It’s no secret that the Grand Canyon region has been experiencing drought conditions in varying intensities for the past twenty years or more. The impacts are many, including a greater wildfire threat in tinder dry forests, the dwindling flow of life-sustaining seeps and springs, and increasingly fickle water sources for those recreating in the backcountry, just to name a few.
The winter-in-progress has been exceptionally dry, with little rain since September, and just a few measureable snow events to dampen the parched landscape. For hikers and backpackers, the snow-free trails have provided an extended fall hiking season on the half dozen Grand Canyon trails that tumble from South Rim to the Colorado River.
For my fellow landscape photographers flocking to the overlooks to capture the canyon in winter splendor, the windows of opportunity have been few. I was able to make a few successful captures after last weekend’s modest storm while scouting shooting locales for an upcoming photography workshop.
Visitation on the rim has been brisk, with local hotels, restaurants, and other visitor services enjoying a sustained spike in traffic during what are historically the slowest months of the year.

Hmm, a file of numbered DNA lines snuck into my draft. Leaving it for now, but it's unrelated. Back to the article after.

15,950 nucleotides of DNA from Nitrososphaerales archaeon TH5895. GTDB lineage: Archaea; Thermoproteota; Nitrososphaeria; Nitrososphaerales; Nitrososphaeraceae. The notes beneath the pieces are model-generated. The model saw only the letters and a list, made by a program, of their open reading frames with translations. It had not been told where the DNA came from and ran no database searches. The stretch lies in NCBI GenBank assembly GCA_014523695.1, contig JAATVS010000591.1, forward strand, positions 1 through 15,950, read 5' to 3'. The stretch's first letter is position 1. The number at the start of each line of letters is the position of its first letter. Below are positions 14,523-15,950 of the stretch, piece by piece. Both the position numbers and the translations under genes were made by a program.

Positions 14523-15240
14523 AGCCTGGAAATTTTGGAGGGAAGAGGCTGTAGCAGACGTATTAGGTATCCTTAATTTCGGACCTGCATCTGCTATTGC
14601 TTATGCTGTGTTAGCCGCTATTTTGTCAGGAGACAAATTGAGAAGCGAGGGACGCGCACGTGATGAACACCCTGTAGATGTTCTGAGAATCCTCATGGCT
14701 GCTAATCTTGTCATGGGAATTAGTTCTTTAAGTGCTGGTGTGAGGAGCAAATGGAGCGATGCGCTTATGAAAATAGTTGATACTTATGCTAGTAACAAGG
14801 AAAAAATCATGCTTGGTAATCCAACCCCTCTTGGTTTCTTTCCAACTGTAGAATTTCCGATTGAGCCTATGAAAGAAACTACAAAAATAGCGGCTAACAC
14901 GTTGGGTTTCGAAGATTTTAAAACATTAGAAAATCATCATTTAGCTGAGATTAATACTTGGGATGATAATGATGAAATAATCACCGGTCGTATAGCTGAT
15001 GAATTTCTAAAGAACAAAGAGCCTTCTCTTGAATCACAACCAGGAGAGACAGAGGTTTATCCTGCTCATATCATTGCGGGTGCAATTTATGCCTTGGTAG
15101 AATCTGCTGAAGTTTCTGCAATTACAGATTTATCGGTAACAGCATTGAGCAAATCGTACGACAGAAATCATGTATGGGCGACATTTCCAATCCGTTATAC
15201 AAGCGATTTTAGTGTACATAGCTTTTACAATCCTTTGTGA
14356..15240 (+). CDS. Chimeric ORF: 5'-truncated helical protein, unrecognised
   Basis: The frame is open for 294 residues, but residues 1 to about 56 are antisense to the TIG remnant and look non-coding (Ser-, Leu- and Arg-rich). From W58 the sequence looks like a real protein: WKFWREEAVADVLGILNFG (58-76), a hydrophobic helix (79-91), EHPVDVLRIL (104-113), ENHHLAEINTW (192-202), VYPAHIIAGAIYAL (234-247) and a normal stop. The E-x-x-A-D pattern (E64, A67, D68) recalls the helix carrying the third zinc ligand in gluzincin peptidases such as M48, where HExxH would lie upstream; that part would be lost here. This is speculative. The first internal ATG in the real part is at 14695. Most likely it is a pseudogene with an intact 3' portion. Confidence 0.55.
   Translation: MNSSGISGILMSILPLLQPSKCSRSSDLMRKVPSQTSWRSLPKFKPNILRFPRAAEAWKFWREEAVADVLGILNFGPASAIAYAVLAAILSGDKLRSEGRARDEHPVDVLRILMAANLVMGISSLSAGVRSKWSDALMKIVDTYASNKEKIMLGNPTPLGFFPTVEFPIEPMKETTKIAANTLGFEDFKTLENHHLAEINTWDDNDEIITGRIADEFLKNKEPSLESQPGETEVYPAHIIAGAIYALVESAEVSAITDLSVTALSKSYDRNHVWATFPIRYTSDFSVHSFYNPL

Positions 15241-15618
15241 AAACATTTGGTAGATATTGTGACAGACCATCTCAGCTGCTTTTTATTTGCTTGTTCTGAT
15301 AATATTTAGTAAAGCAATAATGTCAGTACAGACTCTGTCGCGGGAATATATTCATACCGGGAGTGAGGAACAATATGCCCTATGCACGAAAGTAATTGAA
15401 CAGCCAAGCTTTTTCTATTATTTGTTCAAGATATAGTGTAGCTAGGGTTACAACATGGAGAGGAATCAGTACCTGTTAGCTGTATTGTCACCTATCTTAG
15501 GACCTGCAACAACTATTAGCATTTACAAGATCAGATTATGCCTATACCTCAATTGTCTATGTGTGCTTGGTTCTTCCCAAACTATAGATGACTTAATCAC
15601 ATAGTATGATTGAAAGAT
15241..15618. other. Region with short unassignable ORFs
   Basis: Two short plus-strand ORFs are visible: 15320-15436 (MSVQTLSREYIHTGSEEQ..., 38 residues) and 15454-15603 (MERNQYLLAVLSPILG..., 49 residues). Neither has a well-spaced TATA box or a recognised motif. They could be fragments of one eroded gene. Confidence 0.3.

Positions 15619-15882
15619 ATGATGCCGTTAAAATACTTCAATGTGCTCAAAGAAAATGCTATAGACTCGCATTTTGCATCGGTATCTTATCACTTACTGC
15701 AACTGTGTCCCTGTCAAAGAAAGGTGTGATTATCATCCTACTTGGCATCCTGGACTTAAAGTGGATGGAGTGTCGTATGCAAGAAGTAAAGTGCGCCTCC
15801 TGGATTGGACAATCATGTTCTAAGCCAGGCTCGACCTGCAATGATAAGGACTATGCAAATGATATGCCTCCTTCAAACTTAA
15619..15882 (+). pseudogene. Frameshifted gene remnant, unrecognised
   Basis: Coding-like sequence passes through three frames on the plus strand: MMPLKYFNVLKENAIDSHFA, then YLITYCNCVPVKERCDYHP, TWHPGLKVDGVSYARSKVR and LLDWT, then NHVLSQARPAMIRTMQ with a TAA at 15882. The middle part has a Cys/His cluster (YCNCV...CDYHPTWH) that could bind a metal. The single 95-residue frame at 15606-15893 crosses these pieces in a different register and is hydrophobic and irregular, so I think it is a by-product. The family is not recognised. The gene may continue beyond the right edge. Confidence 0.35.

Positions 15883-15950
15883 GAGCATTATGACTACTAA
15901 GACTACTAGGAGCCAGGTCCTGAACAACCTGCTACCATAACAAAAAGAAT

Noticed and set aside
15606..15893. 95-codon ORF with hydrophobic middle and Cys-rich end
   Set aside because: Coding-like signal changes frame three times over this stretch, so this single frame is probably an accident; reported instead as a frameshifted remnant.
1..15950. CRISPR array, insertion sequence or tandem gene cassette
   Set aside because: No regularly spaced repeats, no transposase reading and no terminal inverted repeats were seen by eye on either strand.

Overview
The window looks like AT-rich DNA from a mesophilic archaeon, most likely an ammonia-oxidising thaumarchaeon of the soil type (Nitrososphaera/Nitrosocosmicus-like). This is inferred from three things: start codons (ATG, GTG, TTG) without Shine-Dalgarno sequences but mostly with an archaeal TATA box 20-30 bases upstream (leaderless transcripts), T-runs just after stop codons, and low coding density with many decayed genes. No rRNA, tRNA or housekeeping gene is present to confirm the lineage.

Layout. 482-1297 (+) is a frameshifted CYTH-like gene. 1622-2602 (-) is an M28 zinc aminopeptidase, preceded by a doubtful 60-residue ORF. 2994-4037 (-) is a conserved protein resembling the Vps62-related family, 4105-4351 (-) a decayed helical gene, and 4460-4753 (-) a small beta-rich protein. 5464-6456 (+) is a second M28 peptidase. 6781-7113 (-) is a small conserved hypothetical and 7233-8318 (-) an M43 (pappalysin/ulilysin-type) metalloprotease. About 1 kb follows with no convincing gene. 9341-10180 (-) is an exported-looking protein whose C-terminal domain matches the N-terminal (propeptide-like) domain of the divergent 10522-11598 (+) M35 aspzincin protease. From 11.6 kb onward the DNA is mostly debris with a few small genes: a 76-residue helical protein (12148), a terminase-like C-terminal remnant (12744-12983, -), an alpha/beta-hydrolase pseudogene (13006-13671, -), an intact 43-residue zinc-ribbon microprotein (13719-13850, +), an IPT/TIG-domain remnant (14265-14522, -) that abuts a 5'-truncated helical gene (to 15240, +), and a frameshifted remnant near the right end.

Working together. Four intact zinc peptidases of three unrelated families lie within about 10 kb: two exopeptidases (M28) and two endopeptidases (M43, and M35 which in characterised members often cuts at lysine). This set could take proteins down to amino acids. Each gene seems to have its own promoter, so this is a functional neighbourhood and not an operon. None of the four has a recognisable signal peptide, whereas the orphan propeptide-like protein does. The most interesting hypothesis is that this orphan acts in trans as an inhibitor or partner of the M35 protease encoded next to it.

With history as a guide, winter precipitation could come roaring back as it did last year, treating the ecosystem to a few feet of snowmelt to bank until the summer rains begin in July.
Time will tell, but if the specter of slick roads and trails have kept you from enjoying the park between the winter holidays and spring break, this may be the year for you to plan your visit. The nonprofit Grand Canyon Association can help. Follow this link to request an e-trip planner with all the information you’ll need to plan an unforgettable visit to the world’s most famous chasm.
Speaking of droughts, the Department of the Interior has announced a new acting director for the National Park Service, replacing acting director Mike Reynolds who was assigned after the resignation of Jon Jarvis in January of 2017. Secretary Zinke’s appointment of Paul Daniel Smith is being met with jeers from conservationists in light of a 2006 incident in which he authorized the clearing of trees on public land at the request of a wealthy park neighbor. Follow this link for details: